Other waterfall projects have tried to add the new feature in along with the work that was originally committed in “the plan,” but that would often spell disaster since teams were typically already working feverishly just to meet the original commitments. In order to add something else to an already booked plan, there were very few options – mainly overtime and/or cutting corners – neither of which is a good thing. Oh, sure, there was always a planned “buffer” added into “the plan” to account for such contingencies, but when have you ever seen it work out the way it was intended? The skeptic in me would guess rarely, if ever… These teams would complete the opening sentence something like this, “When we get a new feature request, we add it to the plan and start mandating extensive overtime.” Pretty soon, employees are burnt out, frustrated at not having a life, and begin to actively seek employment opportunities elsewhere.
Mature agile teams complete the sentence something like this: “When we get a new feature request, we see it as an opportunity to get ahead of the competition as well as make our customers happy and successful.” Typically new requests surface because of changes in the competitive landscape, changing customer needs and expectations, new market opportunities, or even some combination of these and other factors. And when these new requests arrive at the door of an agile team, there’s no drama at all, no worries about overtime, no cutting corners, no consternation about not meeting “the plan,” etc. Agile teams have great flexibility to handle new requests because they are always working on just one thing at a time – not numerous features in parallel. Waterfall teams typically worked on lots of features in parallel since all the features were committed up-front and since teams typically had to show progress on all the committed features from the very beginning of the project. Thus, if a new request arrived, there was no flexibility to drop a less important feature from the plan since everything was already underway.
Agile teams, however, work on one thing at a time. And the way they do this is by having the features rank-ordered from the most important to the least important. If a new request arrives, the team finishes working on the feature currently in progress – it then has complete freedom to begin working on the brand new request. If a particular ship-date has to be met, then the team drops the least important feature from the list and replaces it with the new request. This way, the team is always working on the most important feature and has incredible flexibility to handle changing circumstances. After all, conformance to “the plan” is not the right measure of success – meeting customer needs and adapting to changing market conditions is a much better measure of success.
To summarize, working on one thing at a time (always the highest-ranked, most important item) and getting it done before starting on something new is the most efficient and effective way to work. It also allows for the greatest flexibility – especially in markets where changes can occur lightning fast.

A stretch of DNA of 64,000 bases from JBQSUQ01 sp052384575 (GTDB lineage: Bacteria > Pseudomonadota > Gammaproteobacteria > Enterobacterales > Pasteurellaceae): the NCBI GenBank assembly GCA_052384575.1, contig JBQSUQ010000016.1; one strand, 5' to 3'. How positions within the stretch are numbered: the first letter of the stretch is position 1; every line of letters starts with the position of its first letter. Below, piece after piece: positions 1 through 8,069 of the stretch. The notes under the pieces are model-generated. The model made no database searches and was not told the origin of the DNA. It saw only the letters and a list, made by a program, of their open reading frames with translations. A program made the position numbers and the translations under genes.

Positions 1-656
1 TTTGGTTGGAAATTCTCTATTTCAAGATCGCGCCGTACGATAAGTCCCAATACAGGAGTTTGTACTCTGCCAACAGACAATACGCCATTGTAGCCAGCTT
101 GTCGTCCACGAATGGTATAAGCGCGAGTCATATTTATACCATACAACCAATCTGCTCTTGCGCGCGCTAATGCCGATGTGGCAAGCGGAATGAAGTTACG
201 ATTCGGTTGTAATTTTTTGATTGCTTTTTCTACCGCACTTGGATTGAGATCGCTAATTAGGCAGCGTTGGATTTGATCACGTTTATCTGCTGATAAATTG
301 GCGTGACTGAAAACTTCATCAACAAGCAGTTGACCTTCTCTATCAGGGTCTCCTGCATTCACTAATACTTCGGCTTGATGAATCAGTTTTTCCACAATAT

One thing at a time, one thing at a time, one thing at a time...
Modified on by ScottWill
In my previous post I mentioned how to use end-of-iteration reflection meetings to determine what a team should focus on for improvement in the next iteration. In this post I want to briefly cover two different ways that a team can tackle those improvement actions.
In the first – and simplest – case, let’s say a team needs to fix a problem with their automation framework that is causing some instability. So far, the team has just addressed the immediate symptoms in order to get the automation back up and running, but there’s a sense within the team that the problem runs deeper and needs some focused effort. In this case, the team needs to set aside some dedicated time during the next iteration in order to solve this problem at its root so that it doesn’t keep coming back time and time again, and continually costing the team. Some teams I’ve worked with have simply written a user story and put it on their backlog of user stories to ensure that the dedicated time actually occurs. In this case, the story goes to the very top of the backlog – the team addresses it at the outset of the next iteration (since it’s now #1), fixes their automation problem, and only then starts working on the next story on their backlog. Whether you choose to write a user story or not is up to you – the KEY is that you set aside time to handle smaller issues.
The second case involves larger problems – problems that will take time to solve and that can be quite complex. A simple example of this may be that the automation framework that the team has been using for years may no longer be supported, and now the team has to move to a brand new automation framework. This undertaking isn’t going to be able to be handled in a day or two – even with the whole team focused on helping. Since there’s always pressure to get new features and functionality out the door as quickly as possible, the team most likely isn’t going to be able to hit the “pause button” for four weeks while they switch over to the new framework. What we suggest here is a bit of a compromise: create a small team of automation folks and dedicate them 100% of the time to moving the current automation to the new automation framework. The remaining team members continue to focus on new feature work. The important thing with this suggestion is that you’re getting your new automation framework implemented while still getting new feature work completed (albeit at a somewhat slower pace) – but you’re doing so without having engineers multitask across different sets of responsibilities. This approach honors the lean principle of working on one thing at a time.